The need for Web-O-Matic arose from work being done at the Institute for Fiscal Studies, an independent economic research organisation set up to promote public understanding of fiscal policy. Much IFS research involves the use of ``what if'' economic modelling programs, analysing for example the effect of a minimum wage on low-income earners, or the effect of reducing alcohol duties on loss of revenue from cross-Channel alcohol shopping.
In late 1994, the IFS decided to make its findings more accessible by starting a Web site for research reports and other publications. After this had been running for a year, it was decided to take public access one step further, giving Web users the opportunity not only of reading about the economic models, but of trying them out.
To start this project, we used a stripped-down version of the IFS Tax and Benefit model, TAXBEN. The full version [Giles and McRae 1995] allows its users to change the parameters making up the UK tax and benefit system - VAT rates, tax thresholds, etc - and analyse the effect on a sample of the UK population, namely 7000 households, collected as part of the Government's Family Expenditure Survey.
By replacing this sample with ten representative families, and providing the model with an interface to a Web form whereby the user could change the main tax parameters, we gave Web users the opportunity to play the rôle of Chancellor, making Budget decisions and investigating their effect on the families' tax expenditure, and on the Government's revenue from these taxes. This program, Be Your Own Chancellor, has now (October 1996) been run over 20000 times in nine months, and we have just replaced it by its successor for the 1996 tax system, Be Your Own Chancellor 1996.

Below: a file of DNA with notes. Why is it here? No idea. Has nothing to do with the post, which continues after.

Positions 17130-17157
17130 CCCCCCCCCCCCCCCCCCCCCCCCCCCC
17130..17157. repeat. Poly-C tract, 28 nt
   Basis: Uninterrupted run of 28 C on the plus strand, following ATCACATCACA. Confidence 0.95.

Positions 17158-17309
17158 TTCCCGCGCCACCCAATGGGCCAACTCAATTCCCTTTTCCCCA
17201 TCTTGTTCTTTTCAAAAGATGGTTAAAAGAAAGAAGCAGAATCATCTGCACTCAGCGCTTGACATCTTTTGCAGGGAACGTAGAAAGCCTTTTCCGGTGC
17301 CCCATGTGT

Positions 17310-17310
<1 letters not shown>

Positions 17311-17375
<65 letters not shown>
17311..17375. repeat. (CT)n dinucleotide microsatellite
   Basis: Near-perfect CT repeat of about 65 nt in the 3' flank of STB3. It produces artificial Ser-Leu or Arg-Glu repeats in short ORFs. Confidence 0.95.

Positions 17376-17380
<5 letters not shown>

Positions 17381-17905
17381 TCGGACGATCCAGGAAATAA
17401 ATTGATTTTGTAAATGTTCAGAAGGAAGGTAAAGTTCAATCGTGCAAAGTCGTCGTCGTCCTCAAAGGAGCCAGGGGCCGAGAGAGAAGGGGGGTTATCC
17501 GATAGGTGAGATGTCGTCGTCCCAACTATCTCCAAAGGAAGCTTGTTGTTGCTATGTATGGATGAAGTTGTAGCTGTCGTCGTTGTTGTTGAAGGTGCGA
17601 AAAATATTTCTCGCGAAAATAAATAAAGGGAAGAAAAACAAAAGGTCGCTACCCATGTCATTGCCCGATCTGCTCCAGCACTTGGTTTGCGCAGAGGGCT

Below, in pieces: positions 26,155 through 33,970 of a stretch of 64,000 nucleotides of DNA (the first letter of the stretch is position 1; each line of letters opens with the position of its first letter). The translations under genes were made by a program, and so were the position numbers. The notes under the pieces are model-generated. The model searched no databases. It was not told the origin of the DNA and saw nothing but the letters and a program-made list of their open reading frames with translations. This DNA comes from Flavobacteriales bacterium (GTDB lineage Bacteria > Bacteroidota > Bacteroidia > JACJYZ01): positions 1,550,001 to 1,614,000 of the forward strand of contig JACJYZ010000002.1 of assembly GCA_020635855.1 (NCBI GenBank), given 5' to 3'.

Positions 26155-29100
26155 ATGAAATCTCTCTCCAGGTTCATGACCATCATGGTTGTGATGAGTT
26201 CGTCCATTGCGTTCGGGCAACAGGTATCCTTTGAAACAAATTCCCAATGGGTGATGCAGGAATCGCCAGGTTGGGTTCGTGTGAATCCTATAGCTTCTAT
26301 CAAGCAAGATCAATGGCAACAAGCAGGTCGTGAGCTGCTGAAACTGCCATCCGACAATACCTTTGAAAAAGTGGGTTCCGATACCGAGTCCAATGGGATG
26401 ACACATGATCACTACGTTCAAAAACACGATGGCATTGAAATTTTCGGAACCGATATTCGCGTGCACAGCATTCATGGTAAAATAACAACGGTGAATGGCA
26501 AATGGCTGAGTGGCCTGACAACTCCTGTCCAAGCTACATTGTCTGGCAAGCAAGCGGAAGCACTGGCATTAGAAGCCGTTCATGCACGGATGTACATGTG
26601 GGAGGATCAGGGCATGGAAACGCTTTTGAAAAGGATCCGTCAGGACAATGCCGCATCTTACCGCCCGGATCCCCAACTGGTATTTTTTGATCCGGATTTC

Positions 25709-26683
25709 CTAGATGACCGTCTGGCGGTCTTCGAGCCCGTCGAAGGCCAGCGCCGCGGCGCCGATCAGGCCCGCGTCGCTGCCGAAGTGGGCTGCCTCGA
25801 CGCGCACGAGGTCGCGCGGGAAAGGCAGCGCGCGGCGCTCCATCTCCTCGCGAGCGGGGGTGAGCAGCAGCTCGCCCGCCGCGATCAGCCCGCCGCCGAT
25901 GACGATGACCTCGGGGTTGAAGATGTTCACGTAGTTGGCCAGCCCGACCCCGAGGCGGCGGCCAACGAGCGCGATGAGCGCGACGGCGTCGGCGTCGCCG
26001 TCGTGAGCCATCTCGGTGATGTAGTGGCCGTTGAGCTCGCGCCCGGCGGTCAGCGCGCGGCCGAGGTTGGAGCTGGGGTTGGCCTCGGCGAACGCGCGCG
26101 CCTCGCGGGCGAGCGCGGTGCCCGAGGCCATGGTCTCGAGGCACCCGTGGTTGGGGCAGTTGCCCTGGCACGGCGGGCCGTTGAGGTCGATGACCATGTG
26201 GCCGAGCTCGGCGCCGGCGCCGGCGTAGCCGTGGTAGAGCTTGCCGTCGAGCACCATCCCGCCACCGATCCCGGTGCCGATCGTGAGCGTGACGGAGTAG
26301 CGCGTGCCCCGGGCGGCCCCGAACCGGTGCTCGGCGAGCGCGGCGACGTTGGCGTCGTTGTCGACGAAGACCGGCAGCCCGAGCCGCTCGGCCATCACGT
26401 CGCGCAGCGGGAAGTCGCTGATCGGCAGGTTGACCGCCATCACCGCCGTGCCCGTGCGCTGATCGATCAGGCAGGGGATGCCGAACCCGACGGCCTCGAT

On Budget Night 1995, we released another version of the program, Budget 95[Ireson-Paine 1995c]. The idea here was that Web users could enter details of their own expenditure and income. The model, fed with the pre- and post-Budget tax systems, would estimate the effect of the Budget, telling users how much better or worse off they would be after it. We are pleased to note that our models have received some very favourable comments about their usefulness as educational tools [Stark 1995]. These can be found from the IFS home page [Institute for Fiscal Studies], which also contains links to the models themselves, and to IFS research and history.